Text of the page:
|This article needs additional citations for verification. (October 2013)|
Upon the designation of the Viceroyalty of the Río de la Plata by the Spanish Empire in 1776, the "Road of the Kingdom of Heaven" leading into Buenos Aires from the east was designated a Camino Real, a "Royal Road" fit for a Viceroy, and afforded improvements and some security. This Royal Road of the West, by 1782, traveled to Mendoza, a city over 600 miles (970 km) to the west (roughly along the modern National Highway 7). Dubbed Federation Road by the paramount Governor Juan Manuel de Rosas in 1836, it was renamed in honor of former President Bernardino Rivadavia in 1857, following the reestablishment of constitutional rule.
The Buenos Aires Metro, inaugurated in 1913, was extended to Rivadavia Avenue in 1926, whereby 11 of the 16 stations on Line were built underneath the avenue. Rivadavia was on Buenos Aires' first bus line in 1928, a development that marked the beginning of the end for the city's intricate trolley system. The establishment of the National Highway Bureau in 1932 led to the 1935 designation of the avenue, west of the Federal District, as part of National Highway 7. This change encouraged the rapid development of the suburbs west of Buenos Aires, something which, by 1970, had made the avenue among the most congested in the metro area. A rerouting of Highway 7 north of the avenue began taking shape in the late 1970s and the resulting expressway between Buenos Aires and Luján was completed in 1988. Absent since 1962, a Historic Tramway Line was inaugurated along the Caballito section of Rivadavia Avenue in 1980.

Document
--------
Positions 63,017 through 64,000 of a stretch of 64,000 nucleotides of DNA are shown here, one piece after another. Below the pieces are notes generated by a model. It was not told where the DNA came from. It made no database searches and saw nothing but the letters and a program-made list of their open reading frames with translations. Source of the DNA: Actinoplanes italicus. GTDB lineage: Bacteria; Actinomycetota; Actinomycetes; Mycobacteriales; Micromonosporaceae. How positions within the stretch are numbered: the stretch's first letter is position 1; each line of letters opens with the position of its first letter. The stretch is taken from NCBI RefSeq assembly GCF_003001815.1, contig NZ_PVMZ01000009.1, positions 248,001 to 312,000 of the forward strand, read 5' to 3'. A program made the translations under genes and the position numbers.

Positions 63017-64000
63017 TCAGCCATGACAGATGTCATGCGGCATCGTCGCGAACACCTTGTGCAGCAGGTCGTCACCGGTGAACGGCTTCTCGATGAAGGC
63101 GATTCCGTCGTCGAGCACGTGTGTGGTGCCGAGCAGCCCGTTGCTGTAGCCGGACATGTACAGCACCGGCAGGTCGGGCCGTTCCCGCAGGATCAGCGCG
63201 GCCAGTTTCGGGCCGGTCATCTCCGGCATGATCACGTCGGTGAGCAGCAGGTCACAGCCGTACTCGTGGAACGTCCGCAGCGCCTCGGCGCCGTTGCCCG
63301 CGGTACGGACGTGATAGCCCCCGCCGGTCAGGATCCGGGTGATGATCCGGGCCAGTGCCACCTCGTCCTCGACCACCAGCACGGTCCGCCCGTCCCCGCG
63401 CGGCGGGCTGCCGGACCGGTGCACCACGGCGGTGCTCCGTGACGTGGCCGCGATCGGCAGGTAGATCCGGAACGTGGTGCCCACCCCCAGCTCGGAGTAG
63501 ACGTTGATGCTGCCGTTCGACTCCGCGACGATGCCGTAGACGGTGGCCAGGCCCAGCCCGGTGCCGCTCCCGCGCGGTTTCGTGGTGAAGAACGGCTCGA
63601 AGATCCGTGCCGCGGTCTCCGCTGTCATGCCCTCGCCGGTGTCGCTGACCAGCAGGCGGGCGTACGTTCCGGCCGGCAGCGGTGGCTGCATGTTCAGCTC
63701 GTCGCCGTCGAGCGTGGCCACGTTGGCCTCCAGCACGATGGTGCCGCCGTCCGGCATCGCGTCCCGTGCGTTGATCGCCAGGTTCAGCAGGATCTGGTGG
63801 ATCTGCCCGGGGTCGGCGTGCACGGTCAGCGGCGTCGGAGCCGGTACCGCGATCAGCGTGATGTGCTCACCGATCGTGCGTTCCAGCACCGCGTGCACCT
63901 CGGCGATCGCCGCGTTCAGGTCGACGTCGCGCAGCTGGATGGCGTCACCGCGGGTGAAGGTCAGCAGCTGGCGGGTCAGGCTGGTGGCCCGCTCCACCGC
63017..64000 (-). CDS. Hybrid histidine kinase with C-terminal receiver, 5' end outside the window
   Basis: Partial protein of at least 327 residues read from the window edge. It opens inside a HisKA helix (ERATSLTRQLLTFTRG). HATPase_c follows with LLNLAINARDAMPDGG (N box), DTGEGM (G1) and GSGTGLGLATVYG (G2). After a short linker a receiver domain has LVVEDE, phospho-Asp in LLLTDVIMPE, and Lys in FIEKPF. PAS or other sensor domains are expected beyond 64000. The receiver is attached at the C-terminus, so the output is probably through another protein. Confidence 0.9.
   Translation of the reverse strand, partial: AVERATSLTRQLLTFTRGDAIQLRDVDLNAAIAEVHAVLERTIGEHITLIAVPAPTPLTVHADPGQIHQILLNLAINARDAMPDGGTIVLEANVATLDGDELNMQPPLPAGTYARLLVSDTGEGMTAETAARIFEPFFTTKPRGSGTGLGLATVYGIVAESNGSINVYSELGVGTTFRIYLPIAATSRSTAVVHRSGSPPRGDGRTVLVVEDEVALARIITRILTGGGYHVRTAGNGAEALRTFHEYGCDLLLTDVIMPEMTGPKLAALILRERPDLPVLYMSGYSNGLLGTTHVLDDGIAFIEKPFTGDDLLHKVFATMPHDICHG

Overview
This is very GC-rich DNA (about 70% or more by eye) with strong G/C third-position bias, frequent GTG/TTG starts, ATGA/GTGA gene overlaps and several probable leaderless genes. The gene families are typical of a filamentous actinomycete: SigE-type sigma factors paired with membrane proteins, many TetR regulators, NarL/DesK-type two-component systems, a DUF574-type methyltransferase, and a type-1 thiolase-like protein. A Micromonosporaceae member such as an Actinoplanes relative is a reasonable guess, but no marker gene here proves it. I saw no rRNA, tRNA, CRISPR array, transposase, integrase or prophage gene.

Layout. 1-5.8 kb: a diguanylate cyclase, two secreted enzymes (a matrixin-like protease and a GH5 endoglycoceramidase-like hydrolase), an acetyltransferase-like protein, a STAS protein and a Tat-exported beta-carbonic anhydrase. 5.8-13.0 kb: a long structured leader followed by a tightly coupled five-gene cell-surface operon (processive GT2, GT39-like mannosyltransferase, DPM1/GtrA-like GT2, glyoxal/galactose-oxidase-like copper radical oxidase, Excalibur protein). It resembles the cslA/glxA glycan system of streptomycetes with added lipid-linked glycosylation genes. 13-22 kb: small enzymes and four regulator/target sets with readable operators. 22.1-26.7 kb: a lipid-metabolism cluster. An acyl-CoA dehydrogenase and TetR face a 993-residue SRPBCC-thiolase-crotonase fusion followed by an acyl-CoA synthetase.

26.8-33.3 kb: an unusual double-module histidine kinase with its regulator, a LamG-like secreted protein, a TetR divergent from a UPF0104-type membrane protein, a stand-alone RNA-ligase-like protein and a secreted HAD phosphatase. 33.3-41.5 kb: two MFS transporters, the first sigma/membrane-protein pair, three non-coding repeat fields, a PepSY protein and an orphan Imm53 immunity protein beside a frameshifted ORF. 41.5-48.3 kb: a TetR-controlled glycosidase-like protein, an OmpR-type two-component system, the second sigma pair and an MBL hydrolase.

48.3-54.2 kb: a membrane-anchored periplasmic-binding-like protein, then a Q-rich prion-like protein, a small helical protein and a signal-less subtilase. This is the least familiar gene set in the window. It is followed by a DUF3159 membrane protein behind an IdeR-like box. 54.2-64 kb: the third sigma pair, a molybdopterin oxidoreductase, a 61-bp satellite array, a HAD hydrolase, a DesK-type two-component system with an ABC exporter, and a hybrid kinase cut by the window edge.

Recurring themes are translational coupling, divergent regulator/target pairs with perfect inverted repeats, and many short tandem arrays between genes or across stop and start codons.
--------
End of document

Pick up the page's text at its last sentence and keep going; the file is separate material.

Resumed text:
Avenida Rivadavia begins at a crosswalk between the Casa Rosada and the State Intelligence Bureau, on the northeast corner of Buenos Aires' storied Plaza de Mayo. Running westward along the plaza, the avenue passes along the National Bank of Argentina, the Metropolitan Cathedral of Buenos Aires and City Hall before entering the old financial district.
Crossing the pedestrian Calle Florida and the massive Avenida 9 de Julio, Rivadavia merges with Avenida de Mayo at Congressional Plaza, whereby it passes between the Argentine Congress and the Art nouveau Café El Molino. Passing through Plaza Miserere in the Balvanera area, nearby points of interest include the eclectic Venetian Casa de los Pavos Reales, and, in Almagro, the Art Nouveau Café Las Violetas. Along Rivadavia Park, in the Caballito area, the avenue affords a view of the Monument to Simón Bolívar, founding father to Bolivia, Colombia, Ecuador and Venezuela.
Nearly 10 miles (16 km) west of its outset by the Casa Rosada, Rivadavia Avenue passes under the General Paz Beltway into Ciudadela, thus leaving the Federal District for the Province of Buenos Aires. The thoroughfare continues though the Buenos Aires suburbs of Morón, Castelar, Ituzaingó, San Antonio de Padua and Merlo before crossing the Reconquista River and becoming Bartolomé Mitre Avenue. Mitre Avenue travels west another 2.5 miles (4.0 km) before merging with Piovano Avenue in Moreno.
|Wikimedia Commons has media related to Avenida Rivadavia.|
- Official Province of Buenos Aires bulletin (Spanish)
- Historic Tramway in Caballito – Asociación Amigos del Tranvía (Spanish)